By Ron Bousso, Alex Lawler and Devika Krishna Kumar
LONDON/NEW YORK (Reuters) - After the worst quarter for oil prices in history, some oil producers have begun to include protection in their contracts to avoid being forced to pay buyers for the oil they pump if prices slide below $0 a barrel.
Crude prices in key physical markets - including the United States, Canada, Mexico and Europe - have fallen through $10 a barrel, far below comparable futures prices, as demand slumps and storage fills. Those discounts could widen even further, making it possible that outright physical prices could fall below $0 per barrel.
Such occurrences are rare, though it has happened in other markets, such as West Texas natural gas markets, where spot prices dropped into negative territory in early March, forcing producers to pay to have others take their gas.
Oil prices have been hammered by the collapse in demand after the coronavirus outbreak and the sudden end of an OPEC-led supply reduction pact. Oil benchmarks plunged more than 65% in the first quarter.
Futures prices rebounded on Thursday after U.S. President Donald Trump said Russia and Saudi Arabia could come together to support markets. However, if global demand falls by 30 million barrels per day (bpd), prices could still fall, and there could be bigger discounts for barrels produced in more isolated locales.
Major oil companies and those involved in U.S. shale have started introducing a zero clause, to avoid having to pay buyers to take oil away, six sources said.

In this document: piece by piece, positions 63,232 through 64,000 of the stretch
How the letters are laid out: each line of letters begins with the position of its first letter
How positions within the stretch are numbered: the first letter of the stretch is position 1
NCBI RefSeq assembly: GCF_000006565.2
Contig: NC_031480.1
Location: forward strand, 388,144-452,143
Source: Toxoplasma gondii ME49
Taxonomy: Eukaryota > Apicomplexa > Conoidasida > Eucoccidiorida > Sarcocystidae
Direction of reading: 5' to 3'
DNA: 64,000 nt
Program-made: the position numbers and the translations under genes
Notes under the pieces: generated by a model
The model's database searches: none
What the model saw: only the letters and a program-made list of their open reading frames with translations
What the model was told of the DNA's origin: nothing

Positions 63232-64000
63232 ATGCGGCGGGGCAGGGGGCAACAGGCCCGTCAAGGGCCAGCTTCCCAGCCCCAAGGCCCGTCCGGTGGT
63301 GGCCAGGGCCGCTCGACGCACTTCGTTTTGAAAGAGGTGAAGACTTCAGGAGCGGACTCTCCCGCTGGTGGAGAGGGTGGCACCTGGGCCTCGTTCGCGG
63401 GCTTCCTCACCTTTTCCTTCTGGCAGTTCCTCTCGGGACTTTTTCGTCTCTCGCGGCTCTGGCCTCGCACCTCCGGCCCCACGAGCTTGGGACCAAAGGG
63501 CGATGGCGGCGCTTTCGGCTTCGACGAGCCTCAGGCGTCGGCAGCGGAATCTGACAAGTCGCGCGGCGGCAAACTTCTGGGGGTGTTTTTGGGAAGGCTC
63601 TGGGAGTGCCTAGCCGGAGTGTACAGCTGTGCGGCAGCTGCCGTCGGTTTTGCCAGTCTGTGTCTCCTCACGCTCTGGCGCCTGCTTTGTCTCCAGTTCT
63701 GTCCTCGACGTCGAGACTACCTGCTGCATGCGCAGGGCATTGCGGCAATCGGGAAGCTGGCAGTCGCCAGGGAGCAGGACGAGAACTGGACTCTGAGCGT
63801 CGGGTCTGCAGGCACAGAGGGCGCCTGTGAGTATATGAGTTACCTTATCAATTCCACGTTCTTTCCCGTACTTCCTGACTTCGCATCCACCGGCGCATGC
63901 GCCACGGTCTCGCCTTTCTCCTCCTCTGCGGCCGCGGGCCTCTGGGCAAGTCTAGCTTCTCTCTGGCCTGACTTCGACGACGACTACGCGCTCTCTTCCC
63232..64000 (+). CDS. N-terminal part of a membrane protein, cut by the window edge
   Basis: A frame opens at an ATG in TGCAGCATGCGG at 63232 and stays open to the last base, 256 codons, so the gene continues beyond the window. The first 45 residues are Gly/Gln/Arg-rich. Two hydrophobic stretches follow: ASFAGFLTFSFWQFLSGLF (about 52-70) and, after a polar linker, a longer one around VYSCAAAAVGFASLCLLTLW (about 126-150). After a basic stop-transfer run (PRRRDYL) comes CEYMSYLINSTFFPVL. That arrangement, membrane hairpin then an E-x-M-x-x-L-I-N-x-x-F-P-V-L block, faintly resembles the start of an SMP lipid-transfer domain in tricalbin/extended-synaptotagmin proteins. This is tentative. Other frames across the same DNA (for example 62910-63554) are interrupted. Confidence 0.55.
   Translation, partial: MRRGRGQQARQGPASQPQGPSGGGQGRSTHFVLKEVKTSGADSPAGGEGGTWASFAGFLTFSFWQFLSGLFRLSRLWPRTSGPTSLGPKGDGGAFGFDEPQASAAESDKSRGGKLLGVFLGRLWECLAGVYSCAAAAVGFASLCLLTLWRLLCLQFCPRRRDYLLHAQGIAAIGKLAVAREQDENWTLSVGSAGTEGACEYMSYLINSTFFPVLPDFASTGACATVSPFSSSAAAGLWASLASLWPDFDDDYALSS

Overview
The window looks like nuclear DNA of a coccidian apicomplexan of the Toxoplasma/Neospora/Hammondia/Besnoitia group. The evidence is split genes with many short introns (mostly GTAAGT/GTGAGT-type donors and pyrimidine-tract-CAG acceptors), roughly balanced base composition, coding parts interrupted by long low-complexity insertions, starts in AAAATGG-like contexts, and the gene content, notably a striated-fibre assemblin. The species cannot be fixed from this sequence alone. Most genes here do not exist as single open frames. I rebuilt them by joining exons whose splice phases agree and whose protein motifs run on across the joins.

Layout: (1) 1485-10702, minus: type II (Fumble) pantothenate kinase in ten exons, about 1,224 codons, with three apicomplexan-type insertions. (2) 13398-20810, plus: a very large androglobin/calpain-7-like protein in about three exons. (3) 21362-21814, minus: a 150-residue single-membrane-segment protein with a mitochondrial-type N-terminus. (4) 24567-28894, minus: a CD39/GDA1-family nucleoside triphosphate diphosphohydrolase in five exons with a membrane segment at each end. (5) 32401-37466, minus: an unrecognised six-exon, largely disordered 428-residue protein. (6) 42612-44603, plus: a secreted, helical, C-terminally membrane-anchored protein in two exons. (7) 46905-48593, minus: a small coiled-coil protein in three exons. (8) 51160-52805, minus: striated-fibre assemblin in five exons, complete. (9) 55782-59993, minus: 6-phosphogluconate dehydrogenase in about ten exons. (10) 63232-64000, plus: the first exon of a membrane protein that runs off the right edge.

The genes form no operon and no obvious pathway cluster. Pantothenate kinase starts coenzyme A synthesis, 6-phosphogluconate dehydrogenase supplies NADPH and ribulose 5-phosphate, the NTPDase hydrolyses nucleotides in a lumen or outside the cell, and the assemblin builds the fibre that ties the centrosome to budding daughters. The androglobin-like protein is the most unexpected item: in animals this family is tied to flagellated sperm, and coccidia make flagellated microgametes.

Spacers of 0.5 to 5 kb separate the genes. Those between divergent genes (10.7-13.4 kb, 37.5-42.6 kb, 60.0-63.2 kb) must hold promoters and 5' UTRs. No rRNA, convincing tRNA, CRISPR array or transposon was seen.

"If the purchase price to be paid by Buyer to Seller for any crude oil delivered is less than zero dollars, such purchase price shall be deemed to be zero dollars," reads one such clause, one of the six sources said.
Exxon Mobil Corp introduced such clauses into contracts a few days ago for new deals, according to two counterparties to Exxon's trades who have seen the contracts. Exxon declined to comment on commercial matters.
"The majors have brought this up as a discussion," said one of the trade sources familiar with the talks, adding the price was a matter for the parties to agree upon. "It could be somewhere between $5 and zero."
Others said it could be difficult to add clauses as it would affect trading relationships. "We are not doing it and are not accepting it when we purchase," one source at a U.S. shale producer said.
Three sources in the North American crude market said they were in discussions with legal teams on language around such clauses. One Canadian oil producer's notice to customers seen by Reuters put a floor price of one penny on trades.
Canadian heavy oil in Alberta traded $16.65 per barrel below WTI, or about $3.60 a barrel outright on Wednesday.
The physical Brent crude benchmark, known as dated Brent, dropped to a new record discount to Brent futures at about a $10 a barrel.
(Reporting by Ron Bousso and Alex Lawler in London, and Devika Krishna Kumar in New York; Additional reporting by Julia Payne and Ahmad Ghaddar in London and Olga Yagova in Moscow; Editing by David Gaffen and Matthew Lewis)